• Cernea MM, Mathur HM (2008) Can compensation prevent impoverishment? Reforming resettlement through investments and benefit-sharing. Oxford University Press, London

    Google Scholar 

  • Coastal Protection and Restoration Authority of Louisiana (2012) Louisiana’s comprehensive master plan for a sustainable coast. Coastal Protection and Restoration Authority of Louisiana. Baton Rouge, LA

  • Cochran P, Huntington OH, Pungowiyi C, Tom S, Chapin III FS, Huntington HP, Maynard NG, Trainor SF (2013) Indigenous frameworks for observing and responding to climate change in Alaska. Climatic Change. doi:10.1007/s10584-013-0735-2

  • Conklin PK (1991) The new deal, 3rd edn. Wiley-Blackwell, Hoboken

    Google Scholar 

  • Cox S (2007) An overview of erosion, flooding, and relocation efforts in the native village of Newtok. Alaska Department of Commerce, Community and Economic Development, Alaska

    Google Scholar 

  • De Wet C (ed) (2006) Development-induced displacement: problems, policies and people. Berghahn Books, New York

    Google Scholar 

  • Farbotko C, Lazrus H (2012) The first climate refugees? Contesting global narratives of climate change in Tuvalu. Glob Environ Chang 22:382–390

    Article  Google Scholar 

  • Farmer P (2003) Pathologies of power: health, human rights, and the new war on the poor. University of California Press, Berkeley

    Google Scholar 

  • Freudenberg WR, Gramling R, Laska S, Erikson KT (2009) Catastrophe in the making: the engineering of Katrina and the disasters of tomorrow. Island Press, Washington DC

    Google Scholar 

  • GAO (2003) Alaska Native villages: most are affected by flooding and erosion, but few qualify for federal assistance. Government Accountability Office Report GAO-04-142

  • GAO (2009) Alaska native villages: limited progress has been made on relocating villages threatened by flooding and erosion. Government Accountability Office Report GAO-09-551

  • Gast RH (1934) The subsistence homesteads program. Ann Am Acad Polit Soc Sci 175:240–243

    Article  Google Scholar 

  • Harrison RW (1952) Research in land development and land settlement in the Alluvial Valley of the lower Mississippi River. J Farm Econ 34(1):1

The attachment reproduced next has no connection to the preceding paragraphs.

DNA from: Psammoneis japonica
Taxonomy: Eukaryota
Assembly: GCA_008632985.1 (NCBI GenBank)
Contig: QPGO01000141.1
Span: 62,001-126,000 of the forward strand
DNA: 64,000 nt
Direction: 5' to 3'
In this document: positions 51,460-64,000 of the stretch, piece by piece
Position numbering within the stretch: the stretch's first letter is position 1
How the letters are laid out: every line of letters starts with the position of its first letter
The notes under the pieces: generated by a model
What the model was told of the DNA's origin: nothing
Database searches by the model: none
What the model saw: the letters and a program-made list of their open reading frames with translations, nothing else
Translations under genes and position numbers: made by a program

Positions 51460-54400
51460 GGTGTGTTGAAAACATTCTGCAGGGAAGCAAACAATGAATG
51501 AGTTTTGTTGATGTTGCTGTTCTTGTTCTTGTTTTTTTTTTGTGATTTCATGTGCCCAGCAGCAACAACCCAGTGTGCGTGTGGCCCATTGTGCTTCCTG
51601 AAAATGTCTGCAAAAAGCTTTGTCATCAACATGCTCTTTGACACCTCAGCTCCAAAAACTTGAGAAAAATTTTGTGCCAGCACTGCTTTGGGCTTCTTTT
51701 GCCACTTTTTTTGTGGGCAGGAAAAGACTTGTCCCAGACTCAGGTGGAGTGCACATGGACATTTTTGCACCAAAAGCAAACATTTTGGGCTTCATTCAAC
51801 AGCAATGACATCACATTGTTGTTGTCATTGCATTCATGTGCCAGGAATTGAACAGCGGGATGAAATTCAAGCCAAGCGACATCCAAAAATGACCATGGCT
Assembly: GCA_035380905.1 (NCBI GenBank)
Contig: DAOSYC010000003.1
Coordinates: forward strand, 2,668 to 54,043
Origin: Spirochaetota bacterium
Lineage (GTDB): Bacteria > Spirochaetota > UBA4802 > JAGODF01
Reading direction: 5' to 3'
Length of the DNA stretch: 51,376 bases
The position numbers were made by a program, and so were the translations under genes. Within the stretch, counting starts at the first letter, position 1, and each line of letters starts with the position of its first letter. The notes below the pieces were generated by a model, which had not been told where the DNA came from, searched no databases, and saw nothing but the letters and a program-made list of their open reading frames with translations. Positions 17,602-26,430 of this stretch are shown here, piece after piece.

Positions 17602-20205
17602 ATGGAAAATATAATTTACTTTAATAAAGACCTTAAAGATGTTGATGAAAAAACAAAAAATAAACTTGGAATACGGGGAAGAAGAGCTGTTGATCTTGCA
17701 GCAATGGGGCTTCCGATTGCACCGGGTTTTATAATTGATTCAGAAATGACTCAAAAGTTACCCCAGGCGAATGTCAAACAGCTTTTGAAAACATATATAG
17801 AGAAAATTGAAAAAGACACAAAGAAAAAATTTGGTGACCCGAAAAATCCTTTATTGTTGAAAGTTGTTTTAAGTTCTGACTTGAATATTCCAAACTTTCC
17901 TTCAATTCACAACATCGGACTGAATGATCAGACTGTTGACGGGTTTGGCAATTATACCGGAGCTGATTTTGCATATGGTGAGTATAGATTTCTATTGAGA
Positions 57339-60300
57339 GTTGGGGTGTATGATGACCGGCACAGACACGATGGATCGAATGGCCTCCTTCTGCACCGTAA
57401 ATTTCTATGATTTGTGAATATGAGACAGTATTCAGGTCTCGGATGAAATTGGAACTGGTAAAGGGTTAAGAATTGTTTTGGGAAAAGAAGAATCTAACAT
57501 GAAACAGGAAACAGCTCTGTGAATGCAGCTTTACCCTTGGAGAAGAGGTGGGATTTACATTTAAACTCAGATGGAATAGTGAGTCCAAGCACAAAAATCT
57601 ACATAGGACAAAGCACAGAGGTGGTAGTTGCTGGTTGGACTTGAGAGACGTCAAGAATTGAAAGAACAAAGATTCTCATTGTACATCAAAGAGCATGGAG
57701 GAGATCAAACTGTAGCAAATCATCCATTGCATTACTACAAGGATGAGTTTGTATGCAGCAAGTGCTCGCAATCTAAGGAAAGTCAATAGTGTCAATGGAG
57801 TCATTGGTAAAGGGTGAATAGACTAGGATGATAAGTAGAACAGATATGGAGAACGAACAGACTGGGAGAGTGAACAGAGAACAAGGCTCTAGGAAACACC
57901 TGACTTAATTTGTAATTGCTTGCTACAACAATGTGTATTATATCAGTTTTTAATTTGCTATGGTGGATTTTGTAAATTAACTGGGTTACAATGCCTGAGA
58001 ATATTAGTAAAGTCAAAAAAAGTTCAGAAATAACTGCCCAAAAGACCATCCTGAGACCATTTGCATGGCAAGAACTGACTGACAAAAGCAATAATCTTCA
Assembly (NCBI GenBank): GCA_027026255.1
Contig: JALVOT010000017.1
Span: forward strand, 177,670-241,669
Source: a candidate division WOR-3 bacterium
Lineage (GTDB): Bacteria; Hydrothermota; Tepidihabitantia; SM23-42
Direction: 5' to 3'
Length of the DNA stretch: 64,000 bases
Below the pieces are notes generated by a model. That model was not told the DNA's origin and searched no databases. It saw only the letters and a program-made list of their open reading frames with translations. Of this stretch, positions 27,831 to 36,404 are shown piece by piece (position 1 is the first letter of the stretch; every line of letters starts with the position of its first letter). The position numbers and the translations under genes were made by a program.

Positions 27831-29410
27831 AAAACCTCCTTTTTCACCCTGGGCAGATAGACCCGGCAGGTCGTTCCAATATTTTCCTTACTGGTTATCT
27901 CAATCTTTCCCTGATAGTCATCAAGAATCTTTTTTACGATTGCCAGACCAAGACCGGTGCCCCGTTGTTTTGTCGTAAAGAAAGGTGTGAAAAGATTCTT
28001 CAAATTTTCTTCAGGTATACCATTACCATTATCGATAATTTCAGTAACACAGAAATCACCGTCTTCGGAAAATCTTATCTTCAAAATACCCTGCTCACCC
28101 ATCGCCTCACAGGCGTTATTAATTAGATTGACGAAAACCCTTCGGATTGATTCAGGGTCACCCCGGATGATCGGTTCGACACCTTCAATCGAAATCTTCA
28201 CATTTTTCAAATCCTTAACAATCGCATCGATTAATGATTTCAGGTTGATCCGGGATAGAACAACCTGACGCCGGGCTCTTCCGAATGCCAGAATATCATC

Article  Google Scholar 

  • Hesse K (2005) Aleutian sparrow. Margaret K McElderry Books, New York

    Google Scholar 

  • Hilhorst D, Bankoff G (2004) Introduction: mapping vulnerability. In: Bankoff G, Franks G, Hilhorst D (eds) Mapping vulnerability: disasters, development and people. Earthscan, London, pp 1–9

    Google Scholar 

  • Holley D (1975) Uncle Sam’s farmers: the new deal communities in the lower Mississippi Valley. University of Illinois Press, Chicago

    Google Scholar 

  • Houser S, Teller V, MacCracken M, Gough R, Spears P (2001) Potential consequences of climate variability and change for native peoples and homelands in climate change impacts on the United States: the potential consequences of climate variability and change. Foundation Report, prepared by the National Assessment Synthesis Team, US Global Change Research Program, Cambridge University Press, Cambridge UK, pp 351–377

  • Hugo G (2011) Lessons from past forced resettlement for climate change migration. In: Piguet E, Pécoud A, De Guchteneire P (eds) Migration and climate change. Cambridge University Press, Cambridge, pp 260–288

    Google Scholar 

  • IPCC [Intergovernmental Panel on Climate Change] (2007) Fourth assessment report: impacts, Adaptation and Vulnerability.

  • Karl TR, Melillo JM, Peterson TC (eds) (2009) Global climate change impacts in the United States: a state of knowledge report from the US Global Change Research Program. University Press, Cambridge

    Google Scholar